We chose Grand Velas Riviera Maya, Playa del Carmen - close to Cancun. Family friendly (we have two kids), they offered us a rate of 900 bucks per night for the entire family’s room and board at a beachfront suite, including all food and drinks and the usual All Inclusive amenities. I chose the week before July 4th - to minimize airfare cost and ensure a relatively uncrowded ambience.

    The reservation process was smooth. Customer service responded to every email I sent, promptly. They reserved dinners and Spa for us (Spa is not included in All Inclusive). They also reserved the Airport to Resort Transportation once I provided them my flight itinerary. A small oversight on my part resulted in me using the wrong Credit Card to pay the one night deposit - as a result, I incurred a 3% foreign transaction fee. While it is not much, it alerted me to use the right card for the rest of the stay.

    The trip turned out to be lavishly fulfilling. I reconnected with myself. Cobwebs I did not know existed were identified and exiled. The food was out of the world, I could write another long article on just the food alone. The service was amazing. The attitude of the servers was a delight. Though the resort advertises its no tipping policy, I wanted to tip. I had carried 200 US dollars in 5 dollar bills just for this purpose. We consistently tipped five for regular service and ten for exceptional. It helped bring smiles and warmth on top of business as usual. The maximum tipping rate turned out to be around 40 bucks a day, so 200 was a good estimate for 5 days.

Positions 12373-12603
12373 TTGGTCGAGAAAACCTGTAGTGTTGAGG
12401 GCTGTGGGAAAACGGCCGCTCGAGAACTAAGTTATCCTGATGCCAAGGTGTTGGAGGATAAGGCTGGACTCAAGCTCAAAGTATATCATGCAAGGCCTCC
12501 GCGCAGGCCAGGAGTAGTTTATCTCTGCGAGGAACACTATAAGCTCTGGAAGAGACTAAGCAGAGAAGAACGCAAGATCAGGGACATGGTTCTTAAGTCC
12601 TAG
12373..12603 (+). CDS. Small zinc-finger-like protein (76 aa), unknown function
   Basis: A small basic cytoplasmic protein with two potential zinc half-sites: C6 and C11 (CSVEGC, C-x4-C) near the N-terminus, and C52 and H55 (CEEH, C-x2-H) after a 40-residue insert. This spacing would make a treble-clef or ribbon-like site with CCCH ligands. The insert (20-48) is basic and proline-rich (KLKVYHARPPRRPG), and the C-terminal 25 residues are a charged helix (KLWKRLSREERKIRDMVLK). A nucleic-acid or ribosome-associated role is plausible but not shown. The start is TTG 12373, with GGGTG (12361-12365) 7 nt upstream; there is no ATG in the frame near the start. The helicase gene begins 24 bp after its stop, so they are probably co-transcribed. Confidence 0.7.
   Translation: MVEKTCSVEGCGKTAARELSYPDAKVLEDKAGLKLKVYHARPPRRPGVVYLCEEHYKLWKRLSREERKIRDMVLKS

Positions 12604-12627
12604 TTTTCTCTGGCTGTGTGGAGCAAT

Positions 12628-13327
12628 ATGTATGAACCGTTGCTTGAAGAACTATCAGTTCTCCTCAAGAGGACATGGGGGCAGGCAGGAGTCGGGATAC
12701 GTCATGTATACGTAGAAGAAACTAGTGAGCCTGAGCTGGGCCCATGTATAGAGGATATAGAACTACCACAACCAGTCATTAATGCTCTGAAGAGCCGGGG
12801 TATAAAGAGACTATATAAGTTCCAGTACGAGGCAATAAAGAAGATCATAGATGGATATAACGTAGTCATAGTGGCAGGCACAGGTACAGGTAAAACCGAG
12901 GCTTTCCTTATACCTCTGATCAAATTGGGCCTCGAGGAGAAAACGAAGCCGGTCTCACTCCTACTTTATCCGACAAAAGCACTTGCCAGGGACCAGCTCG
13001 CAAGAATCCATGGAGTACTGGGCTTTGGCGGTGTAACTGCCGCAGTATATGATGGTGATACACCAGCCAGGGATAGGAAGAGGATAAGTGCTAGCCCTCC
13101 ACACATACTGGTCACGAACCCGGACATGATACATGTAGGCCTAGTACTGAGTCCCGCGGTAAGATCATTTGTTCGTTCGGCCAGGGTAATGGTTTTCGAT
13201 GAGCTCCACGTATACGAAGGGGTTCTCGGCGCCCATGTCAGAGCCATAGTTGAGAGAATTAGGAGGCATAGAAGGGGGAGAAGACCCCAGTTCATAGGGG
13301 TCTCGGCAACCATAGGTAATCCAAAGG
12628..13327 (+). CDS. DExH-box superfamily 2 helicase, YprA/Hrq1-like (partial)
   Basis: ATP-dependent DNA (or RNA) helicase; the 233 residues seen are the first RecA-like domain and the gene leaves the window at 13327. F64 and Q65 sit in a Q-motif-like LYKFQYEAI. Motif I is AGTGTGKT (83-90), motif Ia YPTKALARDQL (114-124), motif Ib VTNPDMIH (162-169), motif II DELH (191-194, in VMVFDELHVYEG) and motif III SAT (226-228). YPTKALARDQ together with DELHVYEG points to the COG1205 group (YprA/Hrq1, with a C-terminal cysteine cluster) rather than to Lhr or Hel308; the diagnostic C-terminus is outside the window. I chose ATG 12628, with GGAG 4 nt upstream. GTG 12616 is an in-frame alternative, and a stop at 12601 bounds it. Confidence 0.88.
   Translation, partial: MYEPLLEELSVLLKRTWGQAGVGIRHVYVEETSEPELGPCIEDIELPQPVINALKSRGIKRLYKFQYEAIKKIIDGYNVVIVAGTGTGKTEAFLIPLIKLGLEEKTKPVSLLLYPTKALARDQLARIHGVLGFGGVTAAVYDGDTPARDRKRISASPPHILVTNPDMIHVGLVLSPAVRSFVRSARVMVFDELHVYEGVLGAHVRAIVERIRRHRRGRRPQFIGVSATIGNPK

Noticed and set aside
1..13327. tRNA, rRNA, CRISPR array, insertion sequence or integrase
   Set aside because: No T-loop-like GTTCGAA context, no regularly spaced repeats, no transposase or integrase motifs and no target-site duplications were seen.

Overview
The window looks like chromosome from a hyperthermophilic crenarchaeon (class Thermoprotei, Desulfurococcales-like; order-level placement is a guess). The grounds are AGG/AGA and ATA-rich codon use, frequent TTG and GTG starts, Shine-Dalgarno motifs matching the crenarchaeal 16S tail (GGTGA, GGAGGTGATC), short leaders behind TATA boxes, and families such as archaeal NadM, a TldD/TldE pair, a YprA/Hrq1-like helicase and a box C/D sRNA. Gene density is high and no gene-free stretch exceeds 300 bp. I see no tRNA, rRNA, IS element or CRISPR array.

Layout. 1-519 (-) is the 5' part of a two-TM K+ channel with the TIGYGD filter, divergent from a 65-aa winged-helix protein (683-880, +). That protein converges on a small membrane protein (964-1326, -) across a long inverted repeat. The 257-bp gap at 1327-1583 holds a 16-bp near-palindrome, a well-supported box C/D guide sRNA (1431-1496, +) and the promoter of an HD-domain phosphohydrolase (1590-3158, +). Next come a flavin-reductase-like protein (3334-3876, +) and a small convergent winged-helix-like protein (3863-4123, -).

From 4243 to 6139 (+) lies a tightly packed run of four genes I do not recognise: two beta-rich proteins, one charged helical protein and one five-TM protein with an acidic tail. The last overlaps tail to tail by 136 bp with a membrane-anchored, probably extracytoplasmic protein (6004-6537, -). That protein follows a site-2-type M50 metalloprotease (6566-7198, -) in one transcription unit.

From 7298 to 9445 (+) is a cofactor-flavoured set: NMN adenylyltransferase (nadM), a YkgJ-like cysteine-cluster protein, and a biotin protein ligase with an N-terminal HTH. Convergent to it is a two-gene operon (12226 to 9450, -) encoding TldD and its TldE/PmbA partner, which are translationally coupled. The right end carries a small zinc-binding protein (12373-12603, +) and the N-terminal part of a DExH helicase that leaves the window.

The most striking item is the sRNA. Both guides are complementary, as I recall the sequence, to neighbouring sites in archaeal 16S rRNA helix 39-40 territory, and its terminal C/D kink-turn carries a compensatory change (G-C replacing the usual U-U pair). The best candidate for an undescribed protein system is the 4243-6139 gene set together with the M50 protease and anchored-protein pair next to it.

I let my butler concierge know that it was my wedding anniversary, and he arranged for a small surprise - a bottle of cold champagne and chocolate dipped strawberries for the couple.

    We reserved a snorkeling trip (not included in the All Inclusive rate). That was the only time we ventured out of the resort. The sheer security around the bus and the area where we embarked the boats was remarkable. It was strangely sad to see that such a beautiful land abounding with nature’s gifts needed armed security to be enjoyed. May be it is not really needed, but they do it anyway to put tourists at ease so they return. I do not know about that. All I know is that I have two pre teen girls whose mother felt totally safe during the whole tour. Once we dropped them at the Kids Club and hit the Sky Bar and Cocina de Autor, the creative restaurant with a stunning view, she could stop worrying about them and be pampered like she deserved.